It is easy to burn out when you are responsible for providing full-time care to an aging or disabled loved one.
None of this should come as a surprise, but you’ll want this information so you can do a better job of planning for your retirement.
If the only thing you know about retirement is that you’ve done with the daily grind, Aging Edge wants readers to know that there’s a lot more in planning and creating an active life than most folks think. A recent article, “Retirement secrets no one wants to talk about,” squarely hits the mark of several important secrets you need to know for a successful retirement.
- Retirement could last a long time. Many folks don’t think about life expectancy, when it comes to retirement planning. However, we should consider the fact that we need to plan for a longer life. That means planning for a longer retirement. As you plan, you should take into account that your retirement might last a few decades. Be sure that you have enough saved to live comfortably.
- Plan to stay busy. A life of leisure in retirement sounds great. You could quickly become bored, however, if you don’t have some ways to spend your days. Create a game plan to keep yourself busy and engaged. Without a plan, your health and spirit might decline. This includes staying physically active by exercising regularly. You can also stay mentally engaged by working in a paid or volunteer position. You can start a new hobby or enroll in courses online, at a community center or at a local school.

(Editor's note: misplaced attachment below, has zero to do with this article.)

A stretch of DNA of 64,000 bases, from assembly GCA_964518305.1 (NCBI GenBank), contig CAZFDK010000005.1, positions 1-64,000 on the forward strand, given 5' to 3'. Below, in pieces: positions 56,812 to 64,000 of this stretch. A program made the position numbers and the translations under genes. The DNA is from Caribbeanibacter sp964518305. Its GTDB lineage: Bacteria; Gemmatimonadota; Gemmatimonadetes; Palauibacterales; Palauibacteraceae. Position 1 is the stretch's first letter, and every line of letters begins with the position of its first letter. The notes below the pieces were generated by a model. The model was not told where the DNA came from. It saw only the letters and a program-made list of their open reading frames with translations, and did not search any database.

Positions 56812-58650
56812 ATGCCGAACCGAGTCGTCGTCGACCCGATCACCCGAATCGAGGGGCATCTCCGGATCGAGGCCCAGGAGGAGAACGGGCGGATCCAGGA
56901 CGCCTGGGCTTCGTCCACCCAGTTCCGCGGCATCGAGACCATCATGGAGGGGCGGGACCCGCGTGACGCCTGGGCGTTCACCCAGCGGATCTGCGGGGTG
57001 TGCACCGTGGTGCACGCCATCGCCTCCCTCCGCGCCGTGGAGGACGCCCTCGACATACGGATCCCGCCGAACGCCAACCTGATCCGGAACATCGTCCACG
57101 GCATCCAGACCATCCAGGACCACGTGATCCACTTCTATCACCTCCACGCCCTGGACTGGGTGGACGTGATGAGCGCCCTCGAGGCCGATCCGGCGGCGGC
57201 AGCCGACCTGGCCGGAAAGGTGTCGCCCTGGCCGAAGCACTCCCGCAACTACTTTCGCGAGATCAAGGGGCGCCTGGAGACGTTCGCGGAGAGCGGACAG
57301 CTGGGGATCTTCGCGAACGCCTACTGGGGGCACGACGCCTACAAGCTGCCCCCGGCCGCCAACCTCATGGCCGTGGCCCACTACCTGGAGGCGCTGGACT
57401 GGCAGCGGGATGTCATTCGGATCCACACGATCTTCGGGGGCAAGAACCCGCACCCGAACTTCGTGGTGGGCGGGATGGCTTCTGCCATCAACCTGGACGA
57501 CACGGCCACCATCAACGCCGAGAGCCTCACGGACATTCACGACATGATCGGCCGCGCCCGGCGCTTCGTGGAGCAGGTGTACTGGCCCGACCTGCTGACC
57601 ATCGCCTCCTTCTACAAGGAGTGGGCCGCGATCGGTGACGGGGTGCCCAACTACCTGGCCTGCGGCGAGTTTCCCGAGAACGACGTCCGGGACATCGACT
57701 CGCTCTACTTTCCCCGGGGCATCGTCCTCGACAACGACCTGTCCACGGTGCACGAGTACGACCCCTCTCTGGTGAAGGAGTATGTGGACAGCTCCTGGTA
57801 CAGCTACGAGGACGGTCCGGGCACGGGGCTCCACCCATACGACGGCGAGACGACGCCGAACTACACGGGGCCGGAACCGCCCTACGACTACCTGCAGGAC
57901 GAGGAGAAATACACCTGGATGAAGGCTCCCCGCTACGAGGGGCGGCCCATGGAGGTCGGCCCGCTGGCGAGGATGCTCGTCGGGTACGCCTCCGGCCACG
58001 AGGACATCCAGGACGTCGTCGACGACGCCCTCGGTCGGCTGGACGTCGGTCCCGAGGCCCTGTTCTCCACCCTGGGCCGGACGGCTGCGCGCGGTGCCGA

- Time your Social Security claim right. We all know you can begin collecting Social Security retirement benefits as early as age 62. That’s the most common age for claiming benefits. However, people are frequently shocked by how much their benefits are reduced by claiming Social Security early. If you start to take benefits at 62, you could receive 30% less.
To receive your full benefit, you have to wait until your full retirement age. That’s age 66 for people born between 1943 and 1954. It increases by two months up to age 67 for every birth year after 1954 up to 1960. If you were born in 1960 or later, the full retirement age is 67.
It’s far better to delay starting taking benefits, until you are past your full retirement age. Who wouldn’t want to increase their annual Social Security benefits by 8%? That’s what you can accomplish, just by waiting until age 70. It’s well worth the wait.
Reference: Aging Edge (July 6, 2017) “Retirement secrets no one wants to talk about”